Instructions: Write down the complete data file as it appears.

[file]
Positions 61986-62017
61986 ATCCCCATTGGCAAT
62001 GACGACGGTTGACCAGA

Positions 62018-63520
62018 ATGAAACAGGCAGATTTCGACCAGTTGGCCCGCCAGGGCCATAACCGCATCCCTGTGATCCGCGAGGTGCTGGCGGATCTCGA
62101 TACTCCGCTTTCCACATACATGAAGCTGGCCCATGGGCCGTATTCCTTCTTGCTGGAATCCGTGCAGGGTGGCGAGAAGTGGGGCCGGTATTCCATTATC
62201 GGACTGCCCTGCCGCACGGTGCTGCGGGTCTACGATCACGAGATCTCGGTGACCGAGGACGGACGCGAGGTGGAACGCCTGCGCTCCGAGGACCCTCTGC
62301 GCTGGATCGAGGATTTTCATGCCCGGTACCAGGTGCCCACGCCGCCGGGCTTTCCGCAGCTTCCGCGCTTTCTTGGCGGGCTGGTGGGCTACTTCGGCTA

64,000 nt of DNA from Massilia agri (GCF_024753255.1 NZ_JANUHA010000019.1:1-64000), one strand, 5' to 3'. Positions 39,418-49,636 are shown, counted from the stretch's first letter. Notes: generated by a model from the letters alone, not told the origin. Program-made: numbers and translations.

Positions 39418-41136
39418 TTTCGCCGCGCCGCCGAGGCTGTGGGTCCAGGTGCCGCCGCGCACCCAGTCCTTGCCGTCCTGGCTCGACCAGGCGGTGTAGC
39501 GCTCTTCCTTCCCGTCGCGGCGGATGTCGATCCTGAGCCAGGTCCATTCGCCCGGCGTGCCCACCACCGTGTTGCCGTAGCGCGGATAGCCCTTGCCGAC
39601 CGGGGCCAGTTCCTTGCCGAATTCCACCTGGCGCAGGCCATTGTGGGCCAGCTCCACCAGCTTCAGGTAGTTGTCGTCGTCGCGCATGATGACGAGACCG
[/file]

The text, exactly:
Positions 61986-62017
61986 ATCCCCATTGGCAAT
62001 GACGACGGTTGACCAGA

Positions 62018-63520
62018 ATGAAACAGGCAGATTTCGACCAGTTGGCCCGCCAGGGCCATAACCGCATCCCTGTGATCCGCGAGGTGCTGGCGGATCTCGA
62101 TACTCCGCTTTCCACATACATGAAGCTGGCCCATGGGCCGTATTCCTTCTTGCTGGAATCCGTGCAGGGTGGCGAGAAGTGGGGCCGGTATTCCATTATC
62201 GGACTGCCCTGCCGCACGGTGCTGCGGGTCTACGATCACGAGATCTCGGTGACCGAGGACGGACGCGAGGTGGAACGCCTGCGCTCCGAGGACCCTCTGC
62301 GCTGGATCGAGGATTTTCATGCCCGGTACCAGGTGCCCACGCCGCCGGGCTTTCCGCAGCTTCCGCGCTTTCTTGGCGGGCTGGTGGGCTACTTCGGCTA

64,000 nt of DNA from Massilia agri (GCF_024753255.1 NZ_JANUHA010000019.1:1-64000), one strand, 5' to 3'. Positions 39,418-49,636 are shown, counted from the stretch's first letter. Notes: generated by a model from the letters alone, not told the origin. Program-made: numbers and translations.

Positions 39418-41136
39418 TTTCGCCGCGCCGCCGAGGCTGTGGGTCCAGGTGCCGCCGCGCACCCAGTCCTTGCCGTCCTGGCTCGACCAGGCGGTGTAGC
39501 GCTCTTCCTTCCCGTCGCGGCGGATGTCGATCCTGAGCCAGGTCCATTCGCCCGGCGTGCCCACCACCGTGTTGCCGTAGCGCGGATAGCCCTTGCCGAC
39601 CGGGGCCAGTTCCTTGCCGAATTCCACCTGGCGCAGGCCATTGTGGGCCAGCTCCACCAGCTTCAGGTAGTTGTCGTCGTCGCGCATGATGACGAGACCG